|06LISBON1814||2006-08-25 16:18:00||UNCLASSIFIED//FOR OFFICIAL USE ONLY||Embassy Lisbon|
VZCZCXRO1515 RR RUEHAG RUEHDF RUEHIK RUEHLZ DE RUEHLI #1814 2371618 ZNR UUUUU ZZH R 251618Z AUG 06 ZDK FM AMEMBASSY LISBON TO RUEHC/SECSTATE WASHDC 5101 INFO RUCNMEM/EU MEMBER STATES RUEHMO/AMEMBASSY MOSCOW 0448 RUEHAS/AMEMBASSY ALGIERS 0058 RUEHLU/AMEMBASSY LUANDA 0532 RHEBAAA/DEPT OF ENERGY WASHDC
UNCLAS LISBON 001814
1. (U) SUMMARY: MFA Senior European Political Advisor
informed Pol/Econ officer that Gazprom representatives were
in Portugal in April to discuss the sale of liquified natural
gas (LNG) from Gazprom to Portuguese Energy Company Galp
Energia (Galp) via Algeria. A follow-up meeting is scheduled
for this Fall to discuss the proposal further as well as a
possible joint-venture for natural gas exploration in Angola.
Gazprom's growing interest in supplying gas to Europe and
its August 2006 MOU with Algerian state-owned gas provider
Sonatrach Petroleum have sparked debates in the EU over
energy security in Europe. END SUMMARY.
PRELIMINARY MEETINGS CONFIRMED
2. (U) On August 17, Pol/Econ officer met with Senior
European Political Advisor Liliana Araujo to discuss the
potential impact on Portugal of the August 2006
Gazprom-Sonatrach Petroleum MOU to jointly increase natural
gas exploration and production. (Note: Eighty percent of
Portugal's natural gas comes from Algeria.) Araujo noted
that energy security was a priority of every EU country and
that Portugal was no exception. She commented that Portugal
was planning to diversify its energy sources by lowering its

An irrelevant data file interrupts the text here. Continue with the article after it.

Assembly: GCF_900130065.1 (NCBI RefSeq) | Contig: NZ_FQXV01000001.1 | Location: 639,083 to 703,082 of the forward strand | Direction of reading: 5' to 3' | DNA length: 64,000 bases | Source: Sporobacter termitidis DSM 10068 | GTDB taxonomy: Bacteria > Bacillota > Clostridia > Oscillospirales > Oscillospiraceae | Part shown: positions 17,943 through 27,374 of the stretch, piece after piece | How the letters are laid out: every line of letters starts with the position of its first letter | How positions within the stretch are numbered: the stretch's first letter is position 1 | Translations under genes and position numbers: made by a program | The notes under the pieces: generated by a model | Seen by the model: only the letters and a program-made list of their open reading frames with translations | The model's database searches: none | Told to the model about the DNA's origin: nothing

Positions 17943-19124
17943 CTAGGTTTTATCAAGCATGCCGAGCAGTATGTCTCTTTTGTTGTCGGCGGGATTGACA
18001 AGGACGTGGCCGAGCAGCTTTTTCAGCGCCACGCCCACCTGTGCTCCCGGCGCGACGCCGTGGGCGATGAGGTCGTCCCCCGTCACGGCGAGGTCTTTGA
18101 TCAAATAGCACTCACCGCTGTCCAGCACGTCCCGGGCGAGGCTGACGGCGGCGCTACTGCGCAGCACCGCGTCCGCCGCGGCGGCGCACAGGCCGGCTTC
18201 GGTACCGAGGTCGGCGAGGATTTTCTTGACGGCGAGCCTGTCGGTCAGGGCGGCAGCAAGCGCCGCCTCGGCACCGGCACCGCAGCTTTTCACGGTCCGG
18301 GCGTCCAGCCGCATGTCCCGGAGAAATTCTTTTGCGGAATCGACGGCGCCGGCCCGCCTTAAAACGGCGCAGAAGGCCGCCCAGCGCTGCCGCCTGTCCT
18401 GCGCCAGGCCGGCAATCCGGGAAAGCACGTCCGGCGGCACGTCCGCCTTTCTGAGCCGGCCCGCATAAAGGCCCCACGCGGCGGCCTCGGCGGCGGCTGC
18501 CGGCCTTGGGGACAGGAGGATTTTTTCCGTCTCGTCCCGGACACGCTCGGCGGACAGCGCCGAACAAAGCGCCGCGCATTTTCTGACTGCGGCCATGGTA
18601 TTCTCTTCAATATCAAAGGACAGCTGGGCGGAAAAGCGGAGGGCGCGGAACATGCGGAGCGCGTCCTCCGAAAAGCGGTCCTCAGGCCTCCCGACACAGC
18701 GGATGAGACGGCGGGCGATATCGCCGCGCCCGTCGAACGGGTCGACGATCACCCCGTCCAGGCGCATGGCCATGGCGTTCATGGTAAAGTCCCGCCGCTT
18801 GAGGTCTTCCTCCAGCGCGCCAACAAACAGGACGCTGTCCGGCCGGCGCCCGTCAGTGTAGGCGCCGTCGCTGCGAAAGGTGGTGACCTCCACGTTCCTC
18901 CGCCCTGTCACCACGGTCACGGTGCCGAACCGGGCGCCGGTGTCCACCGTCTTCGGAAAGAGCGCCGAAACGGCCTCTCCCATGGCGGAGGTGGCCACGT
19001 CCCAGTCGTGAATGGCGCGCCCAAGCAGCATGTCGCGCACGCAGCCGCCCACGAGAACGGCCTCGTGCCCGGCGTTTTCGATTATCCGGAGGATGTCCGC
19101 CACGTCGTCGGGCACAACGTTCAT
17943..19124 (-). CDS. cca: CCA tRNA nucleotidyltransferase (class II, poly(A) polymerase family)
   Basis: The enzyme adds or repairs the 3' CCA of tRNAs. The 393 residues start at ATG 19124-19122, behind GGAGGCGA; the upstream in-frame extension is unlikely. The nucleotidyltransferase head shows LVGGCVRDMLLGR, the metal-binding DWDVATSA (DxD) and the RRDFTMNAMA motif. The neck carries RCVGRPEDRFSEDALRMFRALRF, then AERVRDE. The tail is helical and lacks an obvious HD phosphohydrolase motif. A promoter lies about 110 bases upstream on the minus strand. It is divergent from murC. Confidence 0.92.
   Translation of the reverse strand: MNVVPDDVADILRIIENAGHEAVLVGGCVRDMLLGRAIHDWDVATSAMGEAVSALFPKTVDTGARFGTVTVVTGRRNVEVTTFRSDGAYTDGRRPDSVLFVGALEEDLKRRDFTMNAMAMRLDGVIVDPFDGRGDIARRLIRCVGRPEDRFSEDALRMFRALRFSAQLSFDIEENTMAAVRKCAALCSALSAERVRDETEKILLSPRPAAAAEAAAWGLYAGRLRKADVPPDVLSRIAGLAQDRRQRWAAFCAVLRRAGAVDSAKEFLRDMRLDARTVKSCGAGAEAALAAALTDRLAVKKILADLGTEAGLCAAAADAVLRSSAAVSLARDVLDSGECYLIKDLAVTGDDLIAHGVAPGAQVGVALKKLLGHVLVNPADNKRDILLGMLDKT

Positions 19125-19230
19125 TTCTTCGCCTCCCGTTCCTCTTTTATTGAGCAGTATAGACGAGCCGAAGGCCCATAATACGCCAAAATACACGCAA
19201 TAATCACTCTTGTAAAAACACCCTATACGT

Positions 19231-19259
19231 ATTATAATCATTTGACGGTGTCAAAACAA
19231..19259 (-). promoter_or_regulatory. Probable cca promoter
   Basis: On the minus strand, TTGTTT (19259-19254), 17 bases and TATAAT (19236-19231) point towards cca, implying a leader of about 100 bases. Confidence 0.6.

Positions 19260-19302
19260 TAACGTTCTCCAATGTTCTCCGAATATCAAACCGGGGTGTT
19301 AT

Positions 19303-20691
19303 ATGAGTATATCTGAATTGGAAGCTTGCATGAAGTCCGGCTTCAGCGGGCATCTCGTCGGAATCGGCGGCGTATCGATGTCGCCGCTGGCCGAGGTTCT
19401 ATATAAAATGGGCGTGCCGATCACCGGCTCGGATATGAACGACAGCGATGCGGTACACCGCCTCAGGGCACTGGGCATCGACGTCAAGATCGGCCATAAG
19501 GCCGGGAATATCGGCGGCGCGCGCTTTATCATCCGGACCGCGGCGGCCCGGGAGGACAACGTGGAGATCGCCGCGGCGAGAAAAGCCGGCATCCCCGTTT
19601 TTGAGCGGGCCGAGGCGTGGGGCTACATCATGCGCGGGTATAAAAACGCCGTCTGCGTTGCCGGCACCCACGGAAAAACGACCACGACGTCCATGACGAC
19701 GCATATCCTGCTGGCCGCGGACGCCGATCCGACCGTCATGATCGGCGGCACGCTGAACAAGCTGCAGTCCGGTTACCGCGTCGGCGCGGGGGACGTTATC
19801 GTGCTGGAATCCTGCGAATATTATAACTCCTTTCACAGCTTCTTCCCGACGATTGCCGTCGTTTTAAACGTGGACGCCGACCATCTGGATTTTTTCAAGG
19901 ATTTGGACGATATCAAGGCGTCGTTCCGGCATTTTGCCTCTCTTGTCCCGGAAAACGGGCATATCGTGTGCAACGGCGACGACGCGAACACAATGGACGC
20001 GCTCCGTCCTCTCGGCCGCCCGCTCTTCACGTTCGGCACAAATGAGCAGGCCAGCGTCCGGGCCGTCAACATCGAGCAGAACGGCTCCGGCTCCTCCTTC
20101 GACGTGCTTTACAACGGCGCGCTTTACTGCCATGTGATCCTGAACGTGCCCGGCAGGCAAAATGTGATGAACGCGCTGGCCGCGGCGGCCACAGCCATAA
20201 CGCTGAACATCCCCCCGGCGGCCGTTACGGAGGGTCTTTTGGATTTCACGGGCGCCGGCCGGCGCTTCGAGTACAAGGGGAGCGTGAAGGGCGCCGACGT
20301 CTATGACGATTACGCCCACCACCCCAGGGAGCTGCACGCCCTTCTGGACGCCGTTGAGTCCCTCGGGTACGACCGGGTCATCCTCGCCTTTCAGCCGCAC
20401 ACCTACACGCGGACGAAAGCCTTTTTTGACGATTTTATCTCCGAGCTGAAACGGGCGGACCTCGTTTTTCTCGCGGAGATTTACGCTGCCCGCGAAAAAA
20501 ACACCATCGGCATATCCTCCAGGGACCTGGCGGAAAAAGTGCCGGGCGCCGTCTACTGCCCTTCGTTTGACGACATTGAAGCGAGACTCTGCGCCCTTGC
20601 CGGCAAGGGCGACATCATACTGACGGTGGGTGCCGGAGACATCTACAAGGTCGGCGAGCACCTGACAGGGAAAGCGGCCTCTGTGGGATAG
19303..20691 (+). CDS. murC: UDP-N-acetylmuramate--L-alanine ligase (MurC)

dependency on oil and creating a balance between importation
of natural gas in its normal state and as LNG.
3. (SBU) Araujo explained that Gazprom representatives
approached Portuguese government officials with a proposal to
procure LNG from Gazprom via Algeria when it learned of
Portugal's intentions to diversify. In April 2006, then MFA
Deputy StateSec for Foreign Affairs Bernardo Ivo Cruz and
Gazprom CEO Alexander Medvedev met to discuss the sale of LNG
from Gazprom to Galp. A follow-up meeting between Galp
officials and Gazprom representatives is scheduled for the
Fall. Arauja underscored that discussions were in the
preliminary stage and that no agreement had been reached.
4. (SBU) With regard to reports of a joint-venture
initiative in Angola, Araujo suggested that the proposal was
"too ambitious" for now, but that the idea could be included
in future discussions.
NATURAL GAS IN PORTUGAL
5. (U) Portugal has limited domestic energy reserves and
imports 90% of its energy. To reduce its dependency on oil
and diversify its energy supply, Portugal began importing
natural gas in 1997. By 2005, natural gas represented around
12% of total energy consumption in Portugal, with oil
representing 66%, coal 12%, and renewable energies 10%.
Portugal imports 100% of its natural gas, with 80% coming
from Algeria and 20% coming from Nigeria. Natural gas from
Algeria is transported via the Maghreb-Europe pipeline
through Spain and LNG is transported via vessels from
Nigeria to the Sines regasification-import terminal in
6. (SBU) COMMENT: Arraujo acknowledged that some EU
countries are concerned about Russia's increasing influence
in the energy affairs of Western Europe and expected the
Gazprom-Sonatrach MOU to raise eyebrows within the Union.
Despite this, Portugal appears willing to work with Gazprom
as part of its energy security strategy and is likely to
pursue a Gazprom-Galp deal beyond the preliminary stage.